These questions drove a team of researchers at the University of Michigan Comprehensive Cancer Center and Michigan Engineering to develop a tiny device designed to solve these big questions. “It’s especially important to be able to capture those leader cells and understand their biology – why are they so successful, why are they resistant to traditional chemotherapy and how can we target them selectively?” says study author Sofia Merajver, M.D., Ph.D., scientific director of the Breast Oncology Program at the University of Michigan Comprehensive Cancer Center. “Microfluidic devices are helping us understand biology that was previously not accessible,” she says.
The problem with existing microfluidic devices is that the cells don’t last long within them. Devices typically lend themselves to brief experiments of several days. But the characteristics of cancer cells change over time. “A lot of tumor processes like invasion and resistance don’t happen overnight. Our goal was to track the long-term evolution of invasion,” says lead study author Koh Meng Aw Yong, Ph.D., a postdoctoral fellow in Merajver’s lab. “We cannot look at just a certain time point, like in a three-day experiment. That might not represent what’s happening in the body over time.”
So the team developed a new fluidic device to allow them to cultivate cells for longer periods of time. Researchers found the device was stable up to at least three weeks in culture. Their results are published in Scientific Reports.
The cells look like a thin milky line in a chamber that’s smaller than a pillbox. They are actually suspended in three dimensions, unlike typical fluidic devices that capture cells in two dimensions. It allows researchers to feed the cancer cells into the device with very minimal disturbance or change to the cells.
The device consists of three tiny molded channels through which cells flow. The cells are fed into one channel. Fluid flows through a parallel channel to provide pressure and flow without disturbing the culture. The flow of fluid through the outer channel mimics what happens with the body’s capillaries. “These forces are important and incorporate everything into one system,” Aw Kong says.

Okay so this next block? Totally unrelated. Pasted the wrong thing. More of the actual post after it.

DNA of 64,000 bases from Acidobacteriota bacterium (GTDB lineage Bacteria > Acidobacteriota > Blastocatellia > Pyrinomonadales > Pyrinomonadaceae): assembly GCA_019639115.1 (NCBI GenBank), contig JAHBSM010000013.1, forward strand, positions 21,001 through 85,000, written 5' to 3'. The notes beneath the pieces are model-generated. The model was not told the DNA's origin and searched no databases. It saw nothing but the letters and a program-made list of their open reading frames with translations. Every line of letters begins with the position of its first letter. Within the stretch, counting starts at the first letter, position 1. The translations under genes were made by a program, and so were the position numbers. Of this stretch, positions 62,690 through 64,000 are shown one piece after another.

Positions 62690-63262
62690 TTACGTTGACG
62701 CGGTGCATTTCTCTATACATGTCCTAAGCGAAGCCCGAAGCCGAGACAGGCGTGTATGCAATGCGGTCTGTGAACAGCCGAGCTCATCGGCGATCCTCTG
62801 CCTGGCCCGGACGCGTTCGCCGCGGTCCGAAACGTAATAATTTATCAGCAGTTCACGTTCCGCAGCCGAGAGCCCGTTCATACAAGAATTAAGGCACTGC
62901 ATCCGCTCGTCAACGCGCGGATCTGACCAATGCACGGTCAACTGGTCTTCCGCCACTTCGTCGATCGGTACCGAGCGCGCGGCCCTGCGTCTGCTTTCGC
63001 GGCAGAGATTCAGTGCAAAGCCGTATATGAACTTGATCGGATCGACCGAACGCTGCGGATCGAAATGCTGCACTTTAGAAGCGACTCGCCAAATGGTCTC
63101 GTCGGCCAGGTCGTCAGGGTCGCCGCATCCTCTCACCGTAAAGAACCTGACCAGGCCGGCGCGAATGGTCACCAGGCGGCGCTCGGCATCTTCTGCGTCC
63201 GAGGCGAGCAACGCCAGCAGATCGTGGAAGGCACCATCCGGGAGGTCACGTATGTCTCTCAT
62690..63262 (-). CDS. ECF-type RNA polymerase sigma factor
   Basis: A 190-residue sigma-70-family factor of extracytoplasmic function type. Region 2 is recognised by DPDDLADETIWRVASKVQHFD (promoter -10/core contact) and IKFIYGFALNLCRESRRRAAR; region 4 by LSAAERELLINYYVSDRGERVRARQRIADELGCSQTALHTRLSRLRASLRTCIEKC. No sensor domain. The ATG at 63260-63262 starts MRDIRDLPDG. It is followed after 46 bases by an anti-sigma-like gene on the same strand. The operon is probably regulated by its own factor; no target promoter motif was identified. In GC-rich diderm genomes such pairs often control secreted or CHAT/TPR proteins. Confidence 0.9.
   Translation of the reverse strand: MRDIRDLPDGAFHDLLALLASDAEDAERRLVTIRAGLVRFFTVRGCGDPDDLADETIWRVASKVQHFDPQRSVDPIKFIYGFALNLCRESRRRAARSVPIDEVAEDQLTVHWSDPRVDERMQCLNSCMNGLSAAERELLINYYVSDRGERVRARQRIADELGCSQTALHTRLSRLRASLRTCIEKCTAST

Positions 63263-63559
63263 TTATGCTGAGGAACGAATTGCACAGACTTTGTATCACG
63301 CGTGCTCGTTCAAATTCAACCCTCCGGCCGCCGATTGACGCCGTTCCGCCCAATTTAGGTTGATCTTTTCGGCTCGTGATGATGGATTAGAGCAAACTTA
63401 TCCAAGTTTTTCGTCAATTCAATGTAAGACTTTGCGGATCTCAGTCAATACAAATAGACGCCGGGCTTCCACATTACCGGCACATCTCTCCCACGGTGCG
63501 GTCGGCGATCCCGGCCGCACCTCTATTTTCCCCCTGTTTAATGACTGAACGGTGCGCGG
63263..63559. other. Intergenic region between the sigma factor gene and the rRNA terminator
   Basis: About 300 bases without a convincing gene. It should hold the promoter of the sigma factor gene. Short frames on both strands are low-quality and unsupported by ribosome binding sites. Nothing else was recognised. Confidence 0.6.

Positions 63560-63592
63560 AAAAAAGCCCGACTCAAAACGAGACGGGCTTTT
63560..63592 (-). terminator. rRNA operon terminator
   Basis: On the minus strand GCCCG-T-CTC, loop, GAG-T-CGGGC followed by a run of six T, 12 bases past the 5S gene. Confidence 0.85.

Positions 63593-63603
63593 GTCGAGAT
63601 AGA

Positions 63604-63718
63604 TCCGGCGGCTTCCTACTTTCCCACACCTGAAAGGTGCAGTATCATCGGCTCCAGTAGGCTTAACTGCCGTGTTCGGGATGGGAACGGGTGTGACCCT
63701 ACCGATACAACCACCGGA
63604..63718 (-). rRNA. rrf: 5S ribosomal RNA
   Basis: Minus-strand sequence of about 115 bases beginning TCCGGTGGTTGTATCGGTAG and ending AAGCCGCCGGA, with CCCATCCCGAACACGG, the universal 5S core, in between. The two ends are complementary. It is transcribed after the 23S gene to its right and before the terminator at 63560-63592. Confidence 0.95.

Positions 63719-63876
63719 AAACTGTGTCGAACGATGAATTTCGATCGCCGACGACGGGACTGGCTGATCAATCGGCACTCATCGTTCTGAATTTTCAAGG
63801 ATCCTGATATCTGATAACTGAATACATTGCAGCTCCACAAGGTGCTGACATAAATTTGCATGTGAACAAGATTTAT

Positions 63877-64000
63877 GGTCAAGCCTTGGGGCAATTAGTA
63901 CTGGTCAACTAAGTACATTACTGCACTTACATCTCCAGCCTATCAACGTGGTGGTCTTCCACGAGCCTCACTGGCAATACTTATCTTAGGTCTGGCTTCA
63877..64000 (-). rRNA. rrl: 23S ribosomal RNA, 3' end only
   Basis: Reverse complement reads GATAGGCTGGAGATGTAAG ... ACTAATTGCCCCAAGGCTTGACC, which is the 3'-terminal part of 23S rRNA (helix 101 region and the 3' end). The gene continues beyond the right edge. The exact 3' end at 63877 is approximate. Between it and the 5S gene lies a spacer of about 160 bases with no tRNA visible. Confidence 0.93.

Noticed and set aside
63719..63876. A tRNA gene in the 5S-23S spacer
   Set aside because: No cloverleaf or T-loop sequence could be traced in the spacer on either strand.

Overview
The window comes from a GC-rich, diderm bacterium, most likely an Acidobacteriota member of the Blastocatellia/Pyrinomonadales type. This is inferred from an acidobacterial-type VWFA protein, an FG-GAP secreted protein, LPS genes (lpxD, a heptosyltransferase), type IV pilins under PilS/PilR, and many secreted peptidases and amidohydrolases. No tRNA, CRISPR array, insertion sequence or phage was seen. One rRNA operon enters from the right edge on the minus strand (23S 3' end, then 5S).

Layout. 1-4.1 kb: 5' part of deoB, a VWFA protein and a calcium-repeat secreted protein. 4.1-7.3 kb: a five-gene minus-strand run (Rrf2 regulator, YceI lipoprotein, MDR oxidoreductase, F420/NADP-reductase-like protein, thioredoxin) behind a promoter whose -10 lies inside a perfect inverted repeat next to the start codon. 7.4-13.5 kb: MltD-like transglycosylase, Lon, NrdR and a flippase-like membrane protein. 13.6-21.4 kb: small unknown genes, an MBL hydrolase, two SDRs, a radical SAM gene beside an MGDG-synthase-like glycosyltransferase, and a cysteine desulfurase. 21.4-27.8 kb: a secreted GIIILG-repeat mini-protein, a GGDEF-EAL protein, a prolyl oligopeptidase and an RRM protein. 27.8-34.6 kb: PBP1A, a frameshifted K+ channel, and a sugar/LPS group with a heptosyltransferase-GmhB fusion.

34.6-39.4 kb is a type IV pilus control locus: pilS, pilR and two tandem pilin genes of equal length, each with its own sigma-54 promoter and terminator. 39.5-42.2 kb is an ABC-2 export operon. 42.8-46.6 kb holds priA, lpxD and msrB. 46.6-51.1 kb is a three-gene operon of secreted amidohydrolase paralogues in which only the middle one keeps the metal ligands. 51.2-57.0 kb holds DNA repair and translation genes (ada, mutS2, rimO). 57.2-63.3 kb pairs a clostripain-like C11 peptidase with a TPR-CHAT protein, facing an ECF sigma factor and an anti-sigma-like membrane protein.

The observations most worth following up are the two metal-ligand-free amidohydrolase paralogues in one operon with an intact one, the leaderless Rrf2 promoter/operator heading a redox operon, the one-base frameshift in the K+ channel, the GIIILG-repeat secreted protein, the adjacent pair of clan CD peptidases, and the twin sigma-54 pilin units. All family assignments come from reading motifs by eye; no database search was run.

The researchers tested the device with two lines of metastatic prostate cancer cells. They were able to isolate the leader cells – those cells that first broke off and would be traveling to distant organs. After two weeks, they found that the cells from one line were twice as invasive as the other cell line. But by three weeks, that difference was gone, suggesting that the invasive potential of cells may change over time.
The device also holds potential to be used to test drugs and detect when cancer becomes resistantJianping Fu
The hope is that researchers can find differences in the molecular signature between cells that invade and those that don’t. Then, they would target the molecular underpinning with therapies to prevent cancer from invading – essentially keeping the cancer confined and preventing metastasis. “The device also holds potential to be used to test drugs and detect when cancer becomes resistant. This would allow oncologists to know sooner if a therapy is not working, and perhaps switch the patient to another option," says senior study author Jianping Fu, Ph.D., associate professor of mechanical engineering at the University of Michigan. “Of course, more research is needed to explore this possibility in the future.”
“We think we can grow this while the patient is undergoing treatment or monitoring. The device would be able to show us if the cells become more aggressive before a traditional imaging test would detect anything,” Aw Yong says.
Researchers next want to extend the work to triple-negative breast cancer, a particularly aggressive form of the disease. Once the leader cells are identified, they will also begin looking at whether these cells have different genetic or molecular markers than the less-aggressive cells.
Source: Michigan Medicine - University of Michigan